Debate and controversy are nothing new to orderly marketing.
Whether it is supply management, as in the case of dairy or poultry, or single-desk selling, as in the case of the Canadian Wheat Board, there is a legitimate discussion over whether the public good these systems generate outweigh their costs to personal freedom.
There are well-reasoned arguments on both sides. But let’s presume for a moment that these systems are worthwhile, so we can ask the next question: are they functioning as they were intended?
That seems open to challenge in the case of Manitoba’s vegetable-marketing board, Peak of the Market.
The 68-year-old organization is drawing criticism from within the farming community and, interestingly, from the general public for how it treats small-scale vegetable growers. The controversy burst on to the public scene last year when Peak cracked down on a small-scale grower marketing potatoes directly to a major grocer.
There is little argument that the grower in question was in violation of the regulations as they exist. But it raises a bigger issue: are the rules as dictated by the board true to its mandate?
Other marketing boards – except for dairy – allow small-scale operators to grow and sell produce outside of production quotas. In poultry, backyard producers can raise up to 999 broilers, 99 turkeys and 99 laying hens for direct sales to customers. It is a reasonable compromise that allows small commercial enterprises to coexist with the marketing board system. Individuals are allowed to keep a cow, but not to sell any milk. Although that restriction is controversial, there is a known public health risk associated with non-pasteurized milk.
In the past, Peak also allowed for small-scale production with what was known as the four-acre rule. But that provision was removed in recent years, and as yet, not replaced. Now, if your kids grow an acre of potatoes and set up a roadside stand, are they breaking the law? There have been a number of rules introduced that increasingly make it more difficult for smaller players.
The perception, which appears to be backed up by the statistics, is that small-scale potato producers are being squeezed out of existence by policies and practices designed to consolidate market access among a few large players.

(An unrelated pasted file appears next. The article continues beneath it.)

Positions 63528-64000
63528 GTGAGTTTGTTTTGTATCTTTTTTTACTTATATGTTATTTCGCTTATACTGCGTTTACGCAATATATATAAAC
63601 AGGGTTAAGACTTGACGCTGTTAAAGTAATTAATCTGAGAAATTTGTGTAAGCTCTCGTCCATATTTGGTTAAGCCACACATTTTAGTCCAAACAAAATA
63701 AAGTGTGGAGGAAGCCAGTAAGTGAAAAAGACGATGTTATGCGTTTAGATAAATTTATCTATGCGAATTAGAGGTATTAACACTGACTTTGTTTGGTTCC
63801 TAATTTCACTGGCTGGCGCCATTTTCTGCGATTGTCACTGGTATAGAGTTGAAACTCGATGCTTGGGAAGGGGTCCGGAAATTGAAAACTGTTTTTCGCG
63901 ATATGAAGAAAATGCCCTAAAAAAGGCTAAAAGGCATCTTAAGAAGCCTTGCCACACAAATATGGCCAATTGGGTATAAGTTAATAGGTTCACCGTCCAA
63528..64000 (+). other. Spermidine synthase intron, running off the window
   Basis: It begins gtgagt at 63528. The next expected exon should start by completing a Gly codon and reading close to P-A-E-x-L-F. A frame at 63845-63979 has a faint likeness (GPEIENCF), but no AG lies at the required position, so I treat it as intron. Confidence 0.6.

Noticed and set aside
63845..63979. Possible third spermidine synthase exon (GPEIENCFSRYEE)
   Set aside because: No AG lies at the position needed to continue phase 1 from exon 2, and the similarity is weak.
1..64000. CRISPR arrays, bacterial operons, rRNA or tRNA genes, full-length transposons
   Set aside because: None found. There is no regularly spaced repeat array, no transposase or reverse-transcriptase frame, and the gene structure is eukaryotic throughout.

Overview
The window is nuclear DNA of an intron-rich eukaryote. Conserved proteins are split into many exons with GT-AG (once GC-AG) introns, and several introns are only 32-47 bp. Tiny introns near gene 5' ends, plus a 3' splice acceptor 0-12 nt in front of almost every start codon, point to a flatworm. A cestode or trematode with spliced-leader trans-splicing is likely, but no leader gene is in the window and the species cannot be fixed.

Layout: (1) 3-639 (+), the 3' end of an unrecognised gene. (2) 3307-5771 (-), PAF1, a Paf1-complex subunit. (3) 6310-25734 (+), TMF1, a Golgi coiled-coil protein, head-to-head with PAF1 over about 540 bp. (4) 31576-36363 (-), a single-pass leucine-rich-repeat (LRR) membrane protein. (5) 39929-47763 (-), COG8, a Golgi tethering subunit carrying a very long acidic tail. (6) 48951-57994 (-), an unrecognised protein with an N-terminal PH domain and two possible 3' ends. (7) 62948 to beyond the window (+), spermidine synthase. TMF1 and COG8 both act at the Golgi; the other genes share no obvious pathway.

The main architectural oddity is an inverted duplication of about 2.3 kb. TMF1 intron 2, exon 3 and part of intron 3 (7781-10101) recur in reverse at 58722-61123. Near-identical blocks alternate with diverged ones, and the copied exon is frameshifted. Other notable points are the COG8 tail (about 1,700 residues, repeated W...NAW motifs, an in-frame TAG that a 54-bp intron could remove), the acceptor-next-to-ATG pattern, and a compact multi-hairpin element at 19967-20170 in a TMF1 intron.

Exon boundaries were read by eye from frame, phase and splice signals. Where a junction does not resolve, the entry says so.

It makes for bad optics, particularly at a time when interest is surging among consumers for purchasing vegetables locally and even directly from the farmer.
It is generally acknowledged that small-scale agriculture is under siege on a number of fronts, with market access nearing the top of the list. However, that was one of the issues orderly marketing systems were designed to address. By pooling production, producers could achieve the volumes needed to supply the market with a consistent product.
However, instead of an orderly marketing system that works to secure market access for producers of all sizes, Peak appears to be using its mandate to exclude all but a few – most of whom are represented on its board. When quota is allocated to new producers, it appears that it is allocated in such a way that it becomes nearly impossible for them to succeed.
Whereas other marketing board and orderly marketing structures hold open annual meetings and make their audited annual reports available to the public, Peak’s annual meeting is closed. Its annual report is stamped confidential and only circulated among the shrinking number of registered growers.
Peak’s administration doesn’t appear to be in any hurry to clear the air, either. When Co-operator reporter Ron Friesen requested interviews to address the concerns outlined in this week’s story (see page 1) he was informed there was only one individual who could speak on the organization’s behalf. When approached, that individual responded he would not be available for four weeks.
There is something wrong with this picture and it should be of concern to all producers who are invested in orderly marketing. Making room for new entrants is an ongoing challenge for these systems that have, on balance, operated to the benefit of farmers and the public.
But these institutions must never forget, and perhaps Peak needs reminding, that their privilege to regulate production and control marketing is mandated by the public will.
Inherent in that social contract is the presumption of transparency, accountability and above all else – fairness to industry participants and to the public – none of which are evident in this scenario. On the contrary, Peak is operating like a private consortium that answers to no one but itself.
Recent events would suggest that public confidence in Peak’s handling of the vegetable industry is shaken, and those unresolved issues fuel the broader debate that potentially affects the entire sector.
The Manitoba government should intervene, calling a public inquiry if it must. [email protected]